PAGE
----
Adobe really is open
Automatic Duck co-founder Wes Plate talks about his past, present, and future with Adobe.
By Todd Kopriva | November 04, 2011
Last month, it was announced that Automatic Duck, makers of popular plug-ins for exchanging timelines between After Effects, Avid, Final Cut Pro, Pro Tools, and more, had partnered with Adobe to bring best-of-class interchange technology to Adobe Premiere Pro and Production Premium. As the President and co-founder of Automatic Duck, Inc., I was invited to join the team at Adobe and put my experience and ideas to work on the future of the suite.
A little background
In case you're not familiar with me and my Automatic Duck backstory, let me tell you a little bit about how I ended up here. I started using After Effects in 1996 after seeing some amazing work by Digital Kitchen in which they integrated Avid editorial together with motion graphics and compositing in After Effects in a way I didn't know was possible. It was an exciting way to work, but it was also tedious because there was no good bridge between Avid Media Composer and After Effects.
By 1999 I had worked out a decent system for rebuilding timelines, but it was still time-consuming. It got me dreaming of a better way. I discussed my idea with Harry, who was the only programmer I knew... and also my dad: What if a plug-in could be made for After Effects that would import Avid OMF files?
In our spare time, we researched the problem, and in 2000 we contacted Adobe to gain access to the After Effects plug-in software development kit (SDK). Before long, we were invited to a developer conference where the After Effects engineers were sharing their technical plans for the upcoming release of After Effects 5.0. It turned out that the technology that we needed didn't exist yet, but the new SDK was going to start making it possible. It was exciting to work directly with the team to get what we needed into After Effects.
We shipped our first product-a plug-in for After Effects 5.0 that would import Avid OMF 2.0 exports-at NAB 2001 and started to build other bridges from there. The rest, as they say, is history.
Adobe as enabler
The mere fact that Adobe was so interested in working with us to create interoperability between Media Composer and After Effects is alone proof of their openness, but it goes deeper. When we started, Adobe employed an amazing technical evangelist who did a great job ensuring developers were getting the support they needed. But she also built a community feeling among the plug-in developers-she called it a Brotherhood-where we all became friends and helped each other as well. This camaraderie survives today in the Plug-in Pavilion that you see at NAB, where several plug-in makers band together to exhibit in shared space and promote each other.
Fast-forward to today. A lot has changed in the industry in the last ten years. OMF has largely been replaced by AAF, but these "open" formats are incredibly hard to read and write so an easier format using XML emerged and spawned other products and companies. Adobe's engineers worked closely with Automatic Duck to improve After Effects support for our plug-in but also proved their openness by implementing native XML import and export in Adobe Premiere Pro to enable interchange with Final Cut Pro. The old days of closed systems were truly behind us, but Adobe wanted even it even better.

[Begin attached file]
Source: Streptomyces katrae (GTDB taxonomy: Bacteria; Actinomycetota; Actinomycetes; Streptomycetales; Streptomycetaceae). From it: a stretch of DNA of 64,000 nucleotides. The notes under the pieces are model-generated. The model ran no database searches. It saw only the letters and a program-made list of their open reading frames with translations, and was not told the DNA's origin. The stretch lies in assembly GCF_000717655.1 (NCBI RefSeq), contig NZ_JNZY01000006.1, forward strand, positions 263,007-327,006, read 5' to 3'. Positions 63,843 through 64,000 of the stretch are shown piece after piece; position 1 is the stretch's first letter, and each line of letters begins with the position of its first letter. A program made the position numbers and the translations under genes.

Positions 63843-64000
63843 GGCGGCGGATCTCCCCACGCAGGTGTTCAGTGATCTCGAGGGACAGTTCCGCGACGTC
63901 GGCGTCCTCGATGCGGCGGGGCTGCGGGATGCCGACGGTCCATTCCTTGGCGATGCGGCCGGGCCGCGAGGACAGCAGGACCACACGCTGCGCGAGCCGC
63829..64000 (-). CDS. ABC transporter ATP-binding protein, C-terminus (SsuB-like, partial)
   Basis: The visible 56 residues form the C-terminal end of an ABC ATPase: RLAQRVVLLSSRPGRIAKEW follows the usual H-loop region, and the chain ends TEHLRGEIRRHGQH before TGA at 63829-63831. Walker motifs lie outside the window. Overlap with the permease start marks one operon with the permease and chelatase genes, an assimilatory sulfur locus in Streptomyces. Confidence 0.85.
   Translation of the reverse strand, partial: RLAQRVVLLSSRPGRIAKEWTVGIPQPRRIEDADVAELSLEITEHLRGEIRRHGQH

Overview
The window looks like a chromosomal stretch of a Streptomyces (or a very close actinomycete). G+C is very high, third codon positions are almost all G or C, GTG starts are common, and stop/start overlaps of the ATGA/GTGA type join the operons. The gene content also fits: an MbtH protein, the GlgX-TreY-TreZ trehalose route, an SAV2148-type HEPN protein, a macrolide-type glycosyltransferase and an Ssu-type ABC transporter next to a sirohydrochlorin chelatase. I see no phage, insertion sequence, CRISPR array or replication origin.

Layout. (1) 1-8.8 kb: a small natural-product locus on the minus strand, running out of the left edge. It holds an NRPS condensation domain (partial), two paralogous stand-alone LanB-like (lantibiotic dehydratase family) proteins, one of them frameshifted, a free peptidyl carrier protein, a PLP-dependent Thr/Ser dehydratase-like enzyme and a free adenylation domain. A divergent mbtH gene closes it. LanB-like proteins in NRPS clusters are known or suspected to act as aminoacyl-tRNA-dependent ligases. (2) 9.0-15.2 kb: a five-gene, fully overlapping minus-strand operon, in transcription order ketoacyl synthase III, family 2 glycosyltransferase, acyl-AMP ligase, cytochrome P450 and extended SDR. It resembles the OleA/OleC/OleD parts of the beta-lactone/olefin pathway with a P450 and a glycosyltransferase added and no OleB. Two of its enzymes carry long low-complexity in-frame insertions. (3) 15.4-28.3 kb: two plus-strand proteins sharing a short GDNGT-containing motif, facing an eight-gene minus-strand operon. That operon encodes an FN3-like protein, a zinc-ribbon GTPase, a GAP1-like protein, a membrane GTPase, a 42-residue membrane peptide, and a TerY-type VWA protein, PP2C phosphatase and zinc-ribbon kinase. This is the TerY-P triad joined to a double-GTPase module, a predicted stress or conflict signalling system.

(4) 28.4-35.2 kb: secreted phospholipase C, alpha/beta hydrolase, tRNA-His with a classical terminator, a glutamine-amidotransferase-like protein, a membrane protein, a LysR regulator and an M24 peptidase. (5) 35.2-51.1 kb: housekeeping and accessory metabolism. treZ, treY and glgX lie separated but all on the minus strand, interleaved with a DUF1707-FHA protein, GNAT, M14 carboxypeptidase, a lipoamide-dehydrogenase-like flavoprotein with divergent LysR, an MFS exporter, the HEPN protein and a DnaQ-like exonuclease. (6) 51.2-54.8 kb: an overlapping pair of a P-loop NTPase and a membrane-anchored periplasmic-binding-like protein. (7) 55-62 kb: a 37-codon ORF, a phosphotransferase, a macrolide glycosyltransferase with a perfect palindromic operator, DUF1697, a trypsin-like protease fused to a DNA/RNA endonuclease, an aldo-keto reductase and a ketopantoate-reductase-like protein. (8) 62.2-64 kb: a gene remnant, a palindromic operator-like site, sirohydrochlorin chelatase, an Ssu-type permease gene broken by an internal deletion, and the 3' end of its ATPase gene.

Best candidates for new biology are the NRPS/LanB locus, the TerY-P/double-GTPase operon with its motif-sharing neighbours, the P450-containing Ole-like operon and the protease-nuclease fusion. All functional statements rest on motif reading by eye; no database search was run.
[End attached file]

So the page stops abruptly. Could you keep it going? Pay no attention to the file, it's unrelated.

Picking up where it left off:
Automatic Duck partnership
In September of this year, we partnered with Adobe to integrate our technology. After ten years, it was time for Harry and me to embark on a new challenge, and joining forces with Adobe was a great fit. I am personally thrilled to be working with a great group of people, many of whom I've known for a very long time. Working for a large company is a completely new experience, and isn't without challenges, but the men and women working on the digital video and audio applications that you use every day are some of the coolest people I've ever met. And it is clear why the products are so great: these people are passionate about their work.
Openness benefits everyone
The saying goes "A rising tide lifts all boats." I've always felt that this applied to the video industry, too---that cooperation is in everyone's interest. I am hopeful that we can prove that the partnership between Automatic Duck and Adobe will also bring benefit to all users. One shining example of this commitment to users is evident at the Automatic Duck website: the popular plug-ins for After Effects and Final Cut Pro are now available at no charge. So, if you need to import an Avid or FCP7 sequence into After Effects, export a Final Cut Pro sequence to Avid Media Composer, or visa versa, you're free to do so. Thank you, Adobe, for making it possible.
These days, a lot of editors are considering which NLE they will be using into the future, and Adobe Premiere Pro is the choice for more and more users. Not only is it becoming a fantastic editor, but the integration Adobe Premiere Pro enjoys with After Effects, Audition, and the rest of the Production Premium suite, along with built-in support for open standards such as AAF, OMF and XML, make it a compelling choice. Switchers across the industry seem to agree.
Adobe is strongly committed to the professional video market and really listens to their customers. I can't wait for you to see what Adobe has in the pipeline. This is an exciting time in our industry, and it is great to be part of an ambitious team who wants to earn your business by working well with all of your tools.
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Disclosure, to comply with the FTC’s rules 16 CFR Part 255 This article was either written by Adobe employees or for Adobe by an outside contractor. It is intended for the Adobe Channel on ProVideo Coalition, which Adobe sponsors.